Truck stop tiger bill headed to governor

The future of a 550-pound tiger now is in Gov. Bobby Jindal’s hands.

The Louisiana House gave final legislative passage Friday to a bill that would allow a Grosse Tete truck stop to keep its tiger. If Jindal vetoes the bill, the tiger could end up in a sanctuary.

Debate on Senate Bill 250 started with music. State Rep. Jeff Arnold, D-New Orleans, held his phone to a microphone and played “Eye of the Tiger.”

Soon, legislators were debating whether Tony the tiger needs space to roam, a lake and a girlfriend. The House spent nearly an hour on the proposal after spending less than five minutes on the $24.6 billion state operating budget.

The tiger’s confinement in a cage adjacent to the interstate has pitted animal activists against Tiger Truck Stop owner Michael Sandlin. The dispute has played out in court and at the State Capitol.

At issue in SB250 is whether a licensed owner, who obtained an exotic animal legally and has been in continuous possession and ownership since Aug. 15, 2006, should be exempted from state law that bans anyone other than colleges, sanctuaries, zoos, wildlife research centers and scientific organizations from possessing big exotic cats. The legislation would allow Tiger Truck Stop at the Grosse Tete exit off Interstate 10 to keep its Siberian-Bengal tiger named Tony.

State Rep. Major Thibaut, D-New Roads, said there has been a lot of misinformation about Tony’s welfare. He said a licensed vet cares for the 14-year-old tiger. The tiger has lived at the truck stop since he was 6 months old.

Thibaut said violations cited by animal activists amount to deficiencies, comparing them to a cracked windshield that is easily fixed or grass blowing into a pet’s water bowl. “(Tigers) are not drinking from a Kentwood water bottle in the wild,” he said.

State Rep. Nancy Landry, R-Lafayette, said the violations have been repeated and willful. She listed problems maintaining wholesome food, uncontaminated water and vet care for Tony.

“That’s what the opposition’s papers say,” Thibaut told her. “I’m not saying it’s true or false.”

Landry said Tony has nowhere to run or exercise. At a Colorado sanctuary, she said, he would have 20 acres, a lake, grass and open space.

Thibaut shot back that the sanctuary’s director also said Tony could get a girlfriend even though the tiger would be sedated, declawed and neutered for the move to the Colorado facility. “Good luck running around those grassy fields looking for a girlfriend,” Thibaut said.

State Reps. Walt Leger III, D-New Orleans, and Helena Moreno, D-New Orleans, both complained that SB250 is not written tightly enough. They said it would allow cat owners in other states to move to Louisiana with their tigers if they owned them at least eight years. Moreno offered an amendment to clarify the language, which would have sent the bill back to the Senate for concurrence on the change. The bill got out of the Senate on a close vote earlier this session after two tries.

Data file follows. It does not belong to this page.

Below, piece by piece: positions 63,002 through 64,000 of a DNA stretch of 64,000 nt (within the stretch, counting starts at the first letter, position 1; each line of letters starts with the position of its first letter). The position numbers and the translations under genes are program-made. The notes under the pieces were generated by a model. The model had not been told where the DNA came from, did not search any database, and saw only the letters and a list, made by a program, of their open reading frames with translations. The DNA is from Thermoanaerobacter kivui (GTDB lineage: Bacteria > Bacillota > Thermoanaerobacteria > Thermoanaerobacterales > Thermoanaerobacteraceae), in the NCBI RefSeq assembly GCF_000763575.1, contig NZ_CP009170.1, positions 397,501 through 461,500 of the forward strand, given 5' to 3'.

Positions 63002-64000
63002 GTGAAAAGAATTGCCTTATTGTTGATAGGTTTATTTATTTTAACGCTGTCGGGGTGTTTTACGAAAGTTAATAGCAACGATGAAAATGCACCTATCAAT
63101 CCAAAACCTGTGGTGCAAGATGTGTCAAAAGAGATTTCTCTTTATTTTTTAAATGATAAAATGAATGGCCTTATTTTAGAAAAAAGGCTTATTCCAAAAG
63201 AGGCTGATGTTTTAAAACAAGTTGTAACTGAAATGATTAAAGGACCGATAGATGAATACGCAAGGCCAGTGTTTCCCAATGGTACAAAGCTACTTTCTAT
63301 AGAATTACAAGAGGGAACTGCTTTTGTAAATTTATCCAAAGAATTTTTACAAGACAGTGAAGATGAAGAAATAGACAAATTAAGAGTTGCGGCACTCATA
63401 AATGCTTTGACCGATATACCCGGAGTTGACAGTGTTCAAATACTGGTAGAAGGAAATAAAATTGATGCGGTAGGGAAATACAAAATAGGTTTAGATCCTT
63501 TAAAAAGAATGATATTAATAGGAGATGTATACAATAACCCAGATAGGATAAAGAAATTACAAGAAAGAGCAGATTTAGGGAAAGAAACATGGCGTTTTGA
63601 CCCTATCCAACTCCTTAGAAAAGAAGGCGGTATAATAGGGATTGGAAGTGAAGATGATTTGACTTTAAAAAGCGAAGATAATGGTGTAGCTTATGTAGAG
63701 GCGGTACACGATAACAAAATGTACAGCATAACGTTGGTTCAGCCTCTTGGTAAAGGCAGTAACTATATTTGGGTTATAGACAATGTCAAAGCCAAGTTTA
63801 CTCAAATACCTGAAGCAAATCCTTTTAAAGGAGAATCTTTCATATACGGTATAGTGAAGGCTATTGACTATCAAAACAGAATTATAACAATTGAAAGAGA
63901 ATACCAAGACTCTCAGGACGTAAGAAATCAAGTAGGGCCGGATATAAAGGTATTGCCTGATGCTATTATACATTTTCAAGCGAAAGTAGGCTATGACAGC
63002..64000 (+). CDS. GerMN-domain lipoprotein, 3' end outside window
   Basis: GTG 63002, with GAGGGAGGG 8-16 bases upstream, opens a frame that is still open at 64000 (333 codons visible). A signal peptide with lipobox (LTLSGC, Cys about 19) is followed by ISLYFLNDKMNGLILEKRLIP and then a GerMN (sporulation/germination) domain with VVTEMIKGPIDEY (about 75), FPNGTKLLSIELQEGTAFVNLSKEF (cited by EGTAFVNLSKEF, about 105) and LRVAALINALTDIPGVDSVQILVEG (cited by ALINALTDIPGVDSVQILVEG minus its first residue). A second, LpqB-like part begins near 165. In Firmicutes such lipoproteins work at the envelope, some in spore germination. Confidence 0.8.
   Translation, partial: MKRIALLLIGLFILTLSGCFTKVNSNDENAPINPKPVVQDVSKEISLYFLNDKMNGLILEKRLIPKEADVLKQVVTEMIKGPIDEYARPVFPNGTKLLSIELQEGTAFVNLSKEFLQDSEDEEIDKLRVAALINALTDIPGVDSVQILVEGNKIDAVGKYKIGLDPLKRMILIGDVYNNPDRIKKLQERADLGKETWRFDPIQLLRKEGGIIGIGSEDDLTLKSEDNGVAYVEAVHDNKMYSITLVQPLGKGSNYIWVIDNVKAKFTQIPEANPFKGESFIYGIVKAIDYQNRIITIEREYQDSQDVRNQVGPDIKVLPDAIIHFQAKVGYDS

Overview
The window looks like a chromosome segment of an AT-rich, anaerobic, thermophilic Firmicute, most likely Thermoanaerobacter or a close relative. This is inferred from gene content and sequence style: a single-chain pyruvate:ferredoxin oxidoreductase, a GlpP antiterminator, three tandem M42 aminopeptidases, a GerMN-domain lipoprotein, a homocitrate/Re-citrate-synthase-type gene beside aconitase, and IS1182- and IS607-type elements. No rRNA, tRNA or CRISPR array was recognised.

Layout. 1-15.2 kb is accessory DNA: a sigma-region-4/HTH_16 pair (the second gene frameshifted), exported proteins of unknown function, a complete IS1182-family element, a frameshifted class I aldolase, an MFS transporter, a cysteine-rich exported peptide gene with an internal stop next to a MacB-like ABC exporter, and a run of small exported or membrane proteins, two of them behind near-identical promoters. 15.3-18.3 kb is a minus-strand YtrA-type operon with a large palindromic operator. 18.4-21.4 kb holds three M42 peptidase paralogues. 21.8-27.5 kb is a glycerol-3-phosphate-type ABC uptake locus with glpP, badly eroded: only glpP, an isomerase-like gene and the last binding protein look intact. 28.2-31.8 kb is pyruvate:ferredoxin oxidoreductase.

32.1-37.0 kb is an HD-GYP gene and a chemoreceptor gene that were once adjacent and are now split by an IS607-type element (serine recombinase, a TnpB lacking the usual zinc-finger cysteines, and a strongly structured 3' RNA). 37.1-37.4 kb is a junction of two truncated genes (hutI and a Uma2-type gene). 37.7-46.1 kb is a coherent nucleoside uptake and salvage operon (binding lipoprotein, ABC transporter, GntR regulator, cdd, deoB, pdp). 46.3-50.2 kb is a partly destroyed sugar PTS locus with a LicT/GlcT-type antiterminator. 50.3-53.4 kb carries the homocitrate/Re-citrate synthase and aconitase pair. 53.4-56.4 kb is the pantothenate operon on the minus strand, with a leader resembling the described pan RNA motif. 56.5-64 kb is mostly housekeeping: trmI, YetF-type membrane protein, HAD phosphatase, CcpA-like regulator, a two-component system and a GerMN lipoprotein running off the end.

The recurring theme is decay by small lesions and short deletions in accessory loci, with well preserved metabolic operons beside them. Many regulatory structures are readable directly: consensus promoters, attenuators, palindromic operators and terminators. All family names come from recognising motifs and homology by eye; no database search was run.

“This could gum up the process,” Thibaut said. The House rejected the amendment.

On a vote of 67-26, the bill went to the governor’s desk. Jindal will decide whether to change state law in order to allow Sandlin to keep the tiger.

PETA Foundation deputy general counsel Delcianna Winders said the bill’s final legislative passage marks a dark day for animals and the public.

“The Louisiana legislature should be ashamed of itself for creating a loophole to skirt its own state’s animal-protection laws just so that a truck-stop owner — who has repeatedly violated federal law by failing to provide tigers with adequate veterinary care and safe and sanitary housing and by handling tigers in a way that causes them undue stress or trauma — can continue to use a caged, deprived tiger as a sad ‘mascot.’ PETA is calling on Gov. Bobby Jindal to veto this ludicrous move, and as we have offered for years, PETA stands ready to help transport Tony to the sanctuary that is waiting to give him a real life, where he would finally have acres in which to roam and a real home,” Winders said in a prepared statement.

Sandlin said by email that Tony is where he belongs. He commended the Legislature for passing the legislation to keep the tiger in Grosse Tete.

“Tony the tiger has a 3200 sq.ft. enclosure with a 1600 sq.ft. grassy play area. He has the best feline diet and veterinarian care that money can buy. He has an air conditioned den, a tire swing, bolo balls, a pool, water misters, rubber mats to lay on, and one-on-one attention from people that love & care for him. The truth is that removing Tony from the only home he has ever known and his handlers will likely kill him. If we do not stand up to animal RIGHTS terrorists now, it could be your animals tomorrow. Sorry, LSU’s Mike the Tiger, they want to free him too,” Sandlin wrote.

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